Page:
The last thing Egyptian’s need is a severe water crisis on their hands, and it’s just one more issue for Morsi to divert his attention to. Ethiopia needs to open a dialogue and take some positive action. Oh, and one question: what happened to windpower? Least no one tries to claim the wind.
Iran: Welcome, Rouhani?!
Something unheard of happened during the Iranian presidential elections last week: the event passed without major incident! Hassan Rouhani was elected to replace Mahmoud Ahmadinejad without a controversy over votes or corruption or protest.
The 64-year old Rouhani, who in 2003 was appointed Iran’s chief nuclear negotiator, reminds me of Egypt’s Morsi. Morsi was supposedly a little less conservative for a Muslim Brotherhood candidate; he had a degree and tolerance for the United States and appeared conservative with his beard and hijabi’d wife. He seemed all-around diplomatic enough. Rouhani too is religious, a mullah whose wife is hidden from public view and who wears a turban and cheerful smile. He even spent time with the infamous Khomeini during his Parisian exile. But yet he also seems to be moderate, to crave peaceful relations with the United States. Like Morsi, he pushes religion with the government, but also acknowledges that the government and some democratic participation must exist.
Obviously it is too early to pass judgement on Rouhani. If the Iranian people are content with him, than at least his election wasn’t a rigged one and he came about his job honestly. A happy crowd is a productive crowd, after all. His diplomatic skills and willingness to negotiate over the nuclear arms project set him apart from Ahmadinejad, but just because he seems like an “improved” version of the former president doesn’t mean that he will be perfect, or even adequate; it does not mean that he will not make mistakes.
“It’s easy to lose sight of this but Rouhani’s campaign…concern themselves much more with domestic issues, particularly the economy, than with foreign policy,” writes Washington Post journalist Max Fisher, and I must say he has hit the nail on the head with that statement. For Americans, the most important issue regarding Iran-or any country-is whether a newly elected leader wants to be friends or enemies with the United States, but that is probably the last thing on the average Iranian’s mind. I think we’re so busy seeing the Iranian (insert any country-name) government as a threat that we forget that the Iranian government also exists to serve the Iranian people and their mundane, everyday problems, no matter how much it appears to be focused on other things.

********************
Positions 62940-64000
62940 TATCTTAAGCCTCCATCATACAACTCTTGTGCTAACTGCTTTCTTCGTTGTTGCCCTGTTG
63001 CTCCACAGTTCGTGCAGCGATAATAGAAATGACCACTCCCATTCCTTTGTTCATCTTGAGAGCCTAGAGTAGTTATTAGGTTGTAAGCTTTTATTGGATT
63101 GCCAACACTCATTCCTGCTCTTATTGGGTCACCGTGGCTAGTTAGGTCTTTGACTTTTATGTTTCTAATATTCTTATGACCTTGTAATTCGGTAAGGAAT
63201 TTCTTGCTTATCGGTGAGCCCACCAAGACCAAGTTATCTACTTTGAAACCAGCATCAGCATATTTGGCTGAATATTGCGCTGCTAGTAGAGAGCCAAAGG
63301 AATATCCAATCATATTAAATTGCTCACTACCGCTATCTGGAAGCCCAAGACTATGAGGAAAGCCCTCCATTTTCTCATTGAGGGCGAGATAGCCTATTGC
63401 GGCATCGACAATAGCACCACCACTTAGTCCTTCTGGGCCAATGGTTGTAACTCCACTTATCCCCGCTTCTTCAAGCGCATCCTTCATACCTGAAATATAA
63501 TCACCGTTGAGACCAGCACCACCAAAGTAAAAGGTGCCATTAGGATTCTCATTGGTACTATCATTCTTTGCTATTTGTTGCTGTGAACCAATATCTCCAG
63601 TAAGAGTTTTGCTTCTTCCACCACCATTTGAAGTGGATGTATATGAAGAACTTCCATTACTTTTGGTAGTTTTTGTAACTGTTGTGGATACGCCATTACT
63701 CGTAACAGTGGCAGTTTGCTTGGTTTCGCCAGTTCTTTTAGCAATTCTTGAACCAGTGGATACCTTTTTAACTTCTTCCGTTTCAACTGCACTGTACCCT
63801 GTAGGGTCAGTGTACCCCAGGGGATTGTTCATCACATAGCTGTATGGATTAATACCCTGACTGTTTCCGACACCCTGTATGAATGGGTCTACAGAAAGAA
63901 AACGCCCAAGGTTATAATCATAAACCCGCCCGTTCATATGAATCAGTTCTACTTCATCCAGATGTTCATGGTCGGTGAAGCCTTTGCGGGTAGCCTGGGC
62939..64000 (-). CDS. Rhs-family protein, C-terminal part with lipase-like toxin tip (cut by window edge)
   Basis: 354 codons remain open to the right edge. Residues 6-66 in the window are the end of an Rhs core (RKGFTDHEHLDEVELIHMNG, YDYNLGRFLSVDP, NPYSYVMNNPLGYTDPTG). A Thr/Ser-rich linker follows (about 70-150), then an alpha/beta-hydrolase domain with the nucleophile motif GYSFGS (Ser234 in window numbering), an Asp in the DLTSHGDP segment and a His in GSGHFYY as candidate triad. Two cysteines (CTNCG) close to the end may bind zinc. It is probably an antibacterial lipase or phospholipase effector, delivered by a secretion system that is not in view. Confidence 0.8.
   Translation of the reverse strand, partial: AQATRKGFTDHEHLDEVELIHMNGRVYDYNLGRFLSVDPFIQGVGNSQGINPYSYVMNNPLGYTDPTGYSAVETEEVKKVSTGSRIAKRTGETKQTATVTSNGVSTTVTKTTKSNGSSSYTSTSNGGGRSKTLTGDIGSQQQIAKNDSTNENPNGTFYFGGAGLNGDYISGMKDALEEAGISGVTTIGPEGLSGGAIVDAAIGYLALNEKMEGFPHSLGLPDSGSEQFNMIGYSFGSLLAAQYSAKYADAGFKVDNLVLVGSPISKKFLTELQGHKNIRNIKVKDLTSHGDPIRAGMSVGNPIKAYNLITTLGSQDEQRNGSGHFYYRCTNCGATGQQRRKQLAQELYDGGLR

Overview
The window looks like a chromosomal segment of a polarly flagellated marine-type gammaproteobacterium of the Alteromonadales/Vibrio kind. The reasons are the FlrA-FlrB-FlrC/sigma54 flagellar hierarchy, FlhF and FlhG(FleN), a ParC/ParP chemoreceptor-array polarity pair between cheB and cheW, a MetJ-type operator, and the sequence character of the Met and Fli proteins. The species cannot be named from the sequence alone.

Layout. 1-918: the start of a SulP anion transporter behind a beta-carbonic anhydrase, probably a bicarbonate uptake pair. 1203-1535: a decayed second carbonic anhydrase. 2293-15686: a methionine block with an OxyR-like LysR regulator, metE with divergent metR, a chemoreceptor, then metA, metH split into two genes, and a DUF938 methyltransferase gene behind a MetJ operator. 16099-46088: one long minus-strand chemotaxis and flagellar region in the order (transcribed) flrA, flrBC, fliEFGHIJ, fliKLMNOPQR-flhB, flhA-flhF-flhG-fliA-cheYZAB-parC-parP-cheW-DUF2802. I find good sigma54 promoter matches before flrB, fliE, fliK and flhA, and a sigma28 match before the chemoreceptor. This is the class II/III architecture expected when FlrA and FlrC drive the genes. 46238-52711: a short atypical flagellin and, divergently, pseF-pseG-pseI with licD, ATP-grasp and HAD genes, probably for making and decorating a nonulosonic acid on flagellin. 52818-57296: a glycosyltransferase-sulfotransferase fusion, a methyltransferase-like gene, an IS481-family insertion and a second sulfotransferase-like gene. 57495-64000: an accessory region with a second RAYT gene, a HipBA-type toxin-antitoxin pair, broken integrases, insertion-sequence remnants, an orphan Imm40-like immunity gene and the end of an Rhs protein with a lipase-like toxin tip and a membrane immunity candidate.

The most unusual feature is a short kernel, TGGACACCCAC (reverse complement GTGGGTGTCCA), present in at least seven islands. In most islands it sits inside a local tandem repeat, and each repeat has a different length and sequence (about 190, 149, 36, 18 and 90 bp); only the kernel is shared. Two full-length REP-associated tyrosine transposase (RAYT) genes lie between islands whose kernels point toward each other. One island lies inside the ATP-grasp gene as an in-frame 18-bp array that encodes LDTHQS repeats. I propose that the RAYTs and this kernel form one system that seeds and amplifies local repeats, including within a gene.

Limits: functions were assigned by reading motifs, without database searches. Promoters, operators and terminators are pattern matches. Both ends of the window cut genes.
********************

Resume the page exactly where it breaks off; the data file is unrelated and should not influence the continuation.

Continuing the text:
I certainly hope that Rouhani would prefer to focus on domestic issues instead of trying to frighten other countries, both regionally and internationally, with Iran’s nuclear prowess. There really hasn’t been any mention (in the English-speaking press, anyway) about his future plans for Iranian women, but here’s to hoping that he gives them a say. At the very least, I hope he doesn’t make their situation more worse than it already is!
Iran and Egypt are both posed (for the umpteenth times in recent history) on the edge of a precipice which could define the next 5-,10- or even 20-years of their political and social futures. Let’s hope Morsi and Rouhani can grasp the reigns and hold on for the ride–and make that ride less bumpier than it has to be.